Updated: Jan 12, 2021
It has become a widely accepted prospect that most companies will offer flexible schedule options to all employees post pandemic. Many of the organizations that stressed about remote work in early 2020 are now seeing the positive effects and embracing the idea that people can be successful in a remote environment.
In fact, studies show that employees can be more productive and more engaged when working from home. According to a Harvard Business Review study, results indicated that when a group of employees was moved from an office to a virtual environment, output increased by 4.4% with no deterioration of work quality. A recent Gallup survey published that 90% of employees believe flexibility in their work schedule positively influences their engagement. And Global Workplace Analytics has reported that, "a typical employer can save about $11,000 a year for every person who works remotely half the time." I encourage you to do your own research here as well, the statistics are hugely in favor of remote work supporting all aspects of an organization from increased employee productivity to significant employer savings.
Despite statistics, many organizations have identified challenges with this transition and are uncertain of the actual impact remote work is having on their company culture. Leaders are trying to find their way in establishing a virtual presence and creating engagement within their team. In a post COVID world, it is likely that companies will shift to either fully remote or flex work schedules: so how can leaders not only become more effective but learn to thrive in a virtual environment? The answer lies in the demonstration of the same leadership qualities that were effective in an office setting: identification of challenges, creating a culture of engagement, managing productivity, and establishing a leadership presence.
Identification of Challenges
Some commonly expressed virtual challenges have been low employee engagement, distractions, distrust, communication, unclear boundaries, building trust as a new leader, onboarding, technology, work-life balance, and work ethic. Interestingly, these are the same challenges that leaders faced in the office as well.
To make real change and impact challenges within a team, a leader must identify what is not working. The first step to being an effective virtual leader is the same as being a strong in-office leader: get to know your team in their environment and seek to understand where the opportunities lie:
Schedule regular check-ins
Connect with your employees and ask them what’s working and what’s not to find out where they are struggling
Plot out pulse checks
Quick surveys can help you to understand common themes among your team and to uncover best practices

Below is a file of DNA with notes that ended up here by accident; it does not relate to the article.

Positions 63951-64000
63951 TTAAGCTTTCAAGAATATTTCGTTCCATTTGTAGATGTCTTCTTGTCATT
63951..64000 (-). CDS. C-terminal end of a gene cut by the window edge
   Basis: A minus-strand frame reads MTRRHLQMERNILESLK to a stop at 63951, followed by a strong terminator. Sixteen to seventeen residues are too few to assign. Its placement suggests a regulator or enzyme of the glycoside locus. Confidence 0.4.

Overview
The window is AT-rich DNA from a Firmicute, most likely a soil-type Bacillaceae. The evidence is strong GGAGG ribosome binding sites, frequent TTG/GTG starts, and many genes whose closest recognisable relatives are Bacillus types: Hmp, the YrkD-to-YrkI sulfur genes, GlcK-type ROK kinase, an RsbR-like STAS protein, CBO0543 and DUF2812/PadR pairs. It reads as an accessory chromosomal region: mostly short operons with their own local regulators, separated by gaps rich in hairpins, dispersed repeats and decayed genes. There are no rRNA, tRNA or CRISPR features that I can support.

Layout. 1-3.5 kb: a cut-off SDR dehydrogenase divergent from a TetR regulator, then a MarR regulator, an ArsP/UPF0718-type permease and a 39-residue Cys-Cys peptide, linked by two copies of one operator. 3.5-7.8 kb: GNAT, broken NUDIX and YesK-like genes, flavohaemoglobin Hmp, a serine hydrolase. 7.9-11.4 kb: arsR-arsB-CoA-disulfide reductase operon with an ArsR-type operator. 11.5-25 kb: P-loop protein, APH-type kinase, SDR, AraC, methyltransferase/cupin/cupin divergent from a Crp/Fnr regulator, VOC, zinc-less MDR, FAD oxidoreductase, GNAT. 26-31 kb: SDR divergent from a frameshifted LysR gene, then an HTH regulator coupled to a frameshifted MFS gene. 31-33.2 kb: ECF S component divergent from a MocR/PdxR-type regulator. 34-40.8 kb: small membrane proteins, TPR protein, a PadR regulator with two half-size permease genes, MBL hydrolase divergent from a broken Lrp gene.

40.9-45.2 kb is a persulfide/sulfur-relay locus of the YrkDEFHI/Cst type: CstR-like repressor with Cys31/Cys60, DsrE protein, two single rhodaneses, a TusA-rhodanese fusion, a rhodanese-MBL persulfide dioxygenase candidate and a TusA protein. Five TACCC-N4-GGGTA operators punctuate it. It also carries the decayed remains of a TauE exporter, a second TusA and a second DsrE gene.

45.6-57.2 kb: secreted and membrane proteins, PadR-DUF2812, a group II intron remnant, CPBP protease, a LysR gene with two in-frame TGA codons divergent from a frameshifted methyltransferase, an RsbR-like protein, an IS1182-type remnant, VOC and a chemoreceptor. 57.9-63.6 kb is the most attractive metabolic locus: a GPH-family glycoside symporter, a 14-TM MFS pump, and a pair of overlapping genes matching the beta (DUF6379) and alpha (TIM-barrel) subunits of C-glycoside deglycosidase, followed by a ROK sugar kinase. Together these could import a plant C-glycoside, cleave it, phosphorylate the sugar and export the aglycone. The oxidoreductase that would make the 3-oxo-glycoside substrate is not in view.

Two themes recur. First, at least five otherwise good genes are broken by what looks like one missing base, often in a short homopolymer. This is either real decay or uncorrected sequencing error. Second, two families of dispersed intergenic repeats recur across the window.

Bring people together
Monthly virtual lunches are best because they create an informal space where people may feel more comfortable speaking up to discuss and solve common issues as a group
BEST PRACTICE: Establish a balance of one-to-ones and group discussions around common challenges and the sharing of best practices: it creates varied opportunities to identify what’s not working and provides people with the individual support they may need while also engaging them to connect with their coworkers on a shared goal.
PRO TIP: If you are trying to get the group to speak up and share workplace challenges, I recommend avoiding the widely embraced virtual happy hour as it can become too informal and this may discourage people from a work environment discussion.
Creating a Culture of Engagement
Engaging a group virtually can be a challenge but so can engaging a team that is in an office. Let’s face it, annual retreats or live team building sessions were not the glue that held a team together, rather, the coffee chats, leadership support, weekly check-ins, informal office rapport, inside jokes, and impromptu vent sessions are the factors that build a bond and ultimately engage a team. The next step is creating these moments in a virtual format:
Create space for informal dialogue
Allow time for employees to catch up at the beginning of a meeting and then segue into the work discussion
Adjust to the needs of the team rather than your own
Some leaders will find it hard to move fluidly from formal to informal and will want to stick to the business, instead of forcing a team to adjust to your needs, focus on theirs instead and understand that by allowing them time to disconnect they are further rooting themselves into the new culture and engaging deeper
Stand up an engagement committee made up of leaders and individual contributors on your team
Once individuals are elected to this group, empower them by sharing your expectations and then allowing them to conduct pulse checks and take ownership of approaches to group engagement. It is helpful to schedule routine check ins to ensure they have what they need from you and to reiterate your trust in their decisions.
Don’t prescribe to a tool just because everyone else is using it
Listen to your team, observe what they need. Many people loathe the virtual happy hours while others need it to feel sane, some people love screen time and want to see your face whil